Doug Aitken is Redefining How We Experience Art

The artist uses video, music, mirrors, railroad cars, even entire buildings to create works that make every viewer a participant

The Peacock Room Comes to America: Exhibiting Freer’s Bibles

The Man Who Viewed the Bible as Art

The Washington Codex, now on display at the Freer gallery, became one of the earliest chapters in Charles Freer's appreciation of beauty and aesthetics

Sir Winston Leonard Spencer Churchill by Yousuf Karsh, 1941

The Day Winston Churchill Lost His Cigar

Thanks to a gift of over 100 photographs, the National Portrait Gallery celebrates Yousuf Karsh's iconic photography with an installation of 27 portraits

In this still from Hindoo Fakir (1902), the magician levitates his assistant.

Early Films (Including One by Thomas Edison) Made Yoga Look Like Magic

The Sackler Gallery exhibit shows how yoga went from fakery to fitness in the West

A microscope used in the development of Humulin, the first commercial product created via genetic modification. It was recently donated to the American History Museum.

A History of Biotechnology in Seven Objects

Newly donated items at the American History Museum tell the story of the birth of genetic engineering


Rediscovering the American Art of Baskets

“A Measure of the Earth: A Cole-Ware Collection of American Baskets” opens at Renwick Gallery

The Dinosaur Hall was originally called the “Hall of Extinct Monsters” (seen here in a photograph from the 1930s) when the Natural History Museum opened in 1910.

About Deep Time: A Preview of the Natural History Museum’s Fossil Hall Renovation

The new Deep Time Hall will connect paleontology to modern life


Preview the Portrait Gallery's Dancing the Dream

The pioneers of American dance—from Bob Fosse to Beyoncé—are showcased now through July 2014 at the National Portrait Gallery

Masons climb up the sides of the Great Mosque to replaster the surface with mud.

How the City of Mud Stays Standing: Meet the Masons of Djenné, Mali

A new exhibition at Natural History explores the ancient craft in a modern world

24c Curtiss Jenny inverted block of four, 1918 This upside-down blue plane within a red frame is the most famous U.S. stamp and one of the world’s most famous printing errors. Only one misprinted sheet of 100 stamps was sold. Loan from William H. Gross.

World’s Largest Stamp Gallery to Open in Washington, D.C.

America's most famous stamp, the Inverted Jenny, goes on permanent view for the first time in history

This photo of a yellow goby appears in “Portraits of Planet Ocean: The Photography of Brian Skerry,” which opens in the Natural History Museum’s Sant Ocean Hall on Sept. 17.

New Exhibitions at the Ocean Hall Ask What You Can Do for Your Oceans

Three new exhibitions explore humans' relationship to the ocean

This professional look for Joan Harris was inspired by the character’s new position at the beginning of season six.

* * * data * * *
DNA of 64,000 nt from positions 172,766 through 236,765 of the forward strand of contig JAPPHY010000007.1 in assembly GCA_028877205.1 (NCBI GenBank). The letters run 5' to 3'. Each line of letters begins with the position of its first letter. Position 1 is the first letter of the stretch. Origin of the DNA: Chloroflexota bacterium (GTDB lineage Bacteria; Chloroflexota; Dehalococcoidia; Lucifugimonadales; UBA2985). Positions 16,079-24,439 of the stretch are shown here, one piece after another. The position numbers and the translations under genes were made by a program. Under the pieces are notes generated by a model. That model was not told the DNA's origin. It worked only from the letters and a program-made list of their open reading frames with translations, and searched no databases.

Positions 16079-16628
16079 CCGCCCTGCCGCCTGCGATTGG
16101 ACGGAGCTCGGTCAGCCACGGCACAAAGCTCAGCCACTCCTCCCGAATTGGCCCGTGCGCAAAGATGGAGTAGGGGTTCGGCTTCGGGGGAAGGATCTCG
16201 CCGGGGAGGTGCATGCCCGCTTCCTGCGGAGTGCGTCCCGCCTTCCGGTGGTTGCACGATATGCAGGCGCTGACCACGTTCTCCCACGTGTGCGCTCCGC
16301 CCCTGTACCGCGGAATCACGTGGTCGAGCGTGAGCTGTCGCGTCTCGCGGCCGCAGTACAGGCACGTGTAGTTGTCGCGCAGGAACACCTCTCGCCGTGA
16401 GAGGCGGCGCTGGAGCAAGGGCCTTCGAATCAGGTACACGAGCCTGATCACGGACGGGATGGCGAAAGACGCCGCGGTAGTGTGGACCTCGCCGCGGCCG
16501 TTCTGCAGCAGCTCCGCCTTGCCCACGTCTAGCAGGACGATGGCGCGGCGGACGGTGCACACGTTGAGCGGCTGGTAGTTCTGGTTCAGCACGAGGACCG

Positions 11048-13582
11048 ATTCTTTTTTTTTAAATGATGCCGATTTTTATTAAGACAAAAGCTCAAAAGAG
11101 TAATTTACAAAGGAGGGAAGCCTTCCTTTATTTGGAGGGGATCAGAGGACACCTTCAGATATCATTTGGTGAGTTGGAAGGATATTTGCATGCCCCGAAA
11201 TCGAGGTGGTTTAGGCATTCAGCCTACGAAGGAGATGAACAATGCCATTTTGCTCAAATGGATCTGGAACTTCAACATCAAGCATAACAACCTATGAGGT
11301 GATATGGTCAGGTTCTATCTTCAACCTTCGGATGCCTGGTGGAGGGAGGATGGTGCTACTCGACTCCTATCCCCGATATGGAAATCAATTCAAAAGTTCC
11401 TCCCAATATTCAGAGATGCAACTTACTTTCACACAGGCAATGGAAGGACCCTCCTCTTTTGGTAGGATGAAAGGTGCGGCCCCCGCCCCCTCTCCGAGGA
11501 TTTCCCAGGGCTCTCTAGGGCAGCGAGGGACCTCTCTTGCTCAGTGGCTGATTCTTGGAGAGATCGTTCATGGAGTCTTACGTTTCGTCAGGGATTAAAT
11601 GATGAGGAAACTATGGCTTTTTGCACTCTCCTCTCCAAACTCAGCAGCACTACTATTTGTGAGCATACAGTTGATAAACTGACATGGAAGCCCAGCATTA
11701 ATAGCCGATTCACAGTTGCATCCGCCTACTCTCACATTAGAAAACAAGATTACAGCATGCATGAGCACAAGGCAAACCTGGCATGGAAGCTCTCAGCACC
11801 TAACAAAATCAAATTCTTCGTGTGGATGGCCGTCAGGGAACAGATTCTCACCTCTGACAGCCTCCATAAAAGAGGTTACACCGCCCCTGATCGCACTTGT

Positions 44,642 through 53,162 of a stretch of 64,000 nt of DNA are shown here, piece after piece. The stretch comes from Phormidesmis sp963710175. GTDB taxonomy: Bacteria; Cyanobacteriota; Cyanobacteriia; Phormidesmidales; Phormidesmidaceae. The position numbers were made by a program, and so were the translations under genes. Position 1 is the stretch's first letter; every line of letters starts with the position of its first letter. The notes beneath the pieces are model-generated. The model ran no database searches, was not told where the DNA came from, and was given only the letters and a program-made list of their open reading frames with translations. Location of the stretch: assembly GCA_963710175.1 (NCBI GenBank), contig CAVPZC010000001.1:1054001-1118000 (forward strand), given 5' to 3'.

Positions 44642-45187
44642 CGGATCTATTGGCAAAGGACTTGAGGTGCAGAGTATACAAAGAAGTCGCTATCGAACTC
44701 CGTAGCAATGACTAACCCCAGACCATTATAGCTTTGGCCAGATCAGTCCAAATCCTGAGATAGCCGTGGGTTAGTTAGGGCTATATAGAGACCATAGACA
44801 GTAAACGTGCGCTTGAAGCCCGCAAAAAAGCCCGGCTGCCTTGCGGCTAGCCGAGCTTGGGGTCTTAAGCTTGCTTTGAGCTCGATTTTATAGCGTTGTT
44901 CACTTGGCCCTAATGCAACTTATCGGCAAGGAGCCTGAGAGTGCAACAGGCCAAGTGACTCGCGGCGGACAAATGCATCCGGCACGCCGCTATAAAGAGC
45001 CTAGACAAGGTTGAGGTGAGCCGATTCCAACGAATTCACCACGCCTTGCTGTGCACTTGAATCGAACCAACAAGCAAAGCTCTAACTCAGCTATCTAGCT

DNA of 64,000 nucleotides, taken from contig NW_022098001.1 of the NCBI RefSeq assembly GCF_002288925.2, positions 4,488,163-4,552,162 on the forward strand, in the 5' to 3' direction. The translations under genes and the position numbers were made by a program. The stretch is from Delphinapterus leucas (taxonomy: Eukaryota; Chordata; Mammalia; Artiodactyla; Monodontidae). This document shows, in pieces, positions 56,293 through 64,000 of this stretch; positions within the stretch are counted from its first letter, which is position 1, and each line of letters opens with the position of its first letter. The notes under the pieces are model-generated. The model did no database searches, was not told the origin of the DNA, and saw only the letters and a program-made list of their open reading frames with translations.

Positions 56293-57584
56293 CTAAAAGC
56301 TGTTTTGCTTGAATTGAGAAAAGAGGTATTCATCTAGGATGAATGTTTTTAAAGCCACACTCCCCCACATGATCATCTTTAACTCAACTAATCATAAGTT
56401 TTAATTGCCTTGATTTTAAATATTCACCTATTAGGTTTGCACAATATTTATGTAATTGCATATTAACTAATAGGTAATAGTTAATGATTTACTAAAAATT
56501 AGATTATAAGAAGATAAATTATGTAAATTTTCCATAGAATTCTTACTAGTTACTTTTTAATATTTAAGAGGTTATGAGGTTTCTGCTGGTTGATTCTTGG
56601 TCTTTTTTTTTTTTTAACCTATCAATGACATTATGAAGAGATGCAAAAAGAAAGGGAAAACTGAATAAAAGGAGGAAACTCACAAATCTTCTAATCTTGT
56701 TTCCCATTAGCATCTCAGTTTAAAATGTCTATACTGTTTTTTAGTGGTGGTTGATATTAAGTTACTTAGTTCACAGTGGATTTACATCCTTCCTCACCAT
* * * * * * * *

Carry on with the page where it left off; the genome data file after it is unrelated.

Go Behind the Styles With Mad Men’s Emmy-Nominated Costume Designer

Janie Bryant talks about her design process, her upcoming reality show and Bob Benson's shorts

Three elephants will be coming to the National Zoo from Canada’s Calgary Zoo in the spring.

HUGE News From the Zoo: Three New Elephants Are Moving In

Three female Asian elephants will come to the National Zoo from the Calgary Zoo in spring of 2014


Leonardo Da Vinci’s Studies on the Science of Flight Come to the Air and Space Museum

"Codex on the Flight of Birds" reveals the Renaissance man's fascination with flight


Landscape Through a Car Window, Darkly

A new exhibition presents 1970s photography that challenged the traditional American landscape

Portrait of Jane Austen, from the memoir by J. E. Austen-Leigh.

Men Wore Corsets and 7 Other Unknown Things About the World of Jane Austen

Exploring the life and times of the beloved English novelist


Sneak Peek: Artist Rina Banerjee Creates “A world Lost…” at the Sackler

Debuting later this week, the new installation at the gallery incorporates everything from shells to ostrich eggs

A “laser cowboy” makes a 3-D scan of Lincoln’s life mask at the Portrait Gallery.

How the Smithsonian is Coming to You

Between smartphone apps and local exhibitions, the Institution is looking for great new ways to connect to our biggest fans

Ezell A. Blair, Jr. (now Jibreel Khazan), Franklin E. McCain, Joseph A. McNeil, and David L. Richmond leave the Woolworth store after the first sit-in on February 1, 1960.

Sneak Peek of “Seizing Justice: The Greensboro 4"

Airing February 11, the Smithsonian Channel documentary tells the story of the lunch counter sit-in that helped to change the country

Artists and curators of the Hirshhorn's "Suprasensorial" exhibit will discuss their installations on Thursday.

Events Feb 21-23: Youth Poetry Slam, Echoes of the Silk Road, and Suprasensorial

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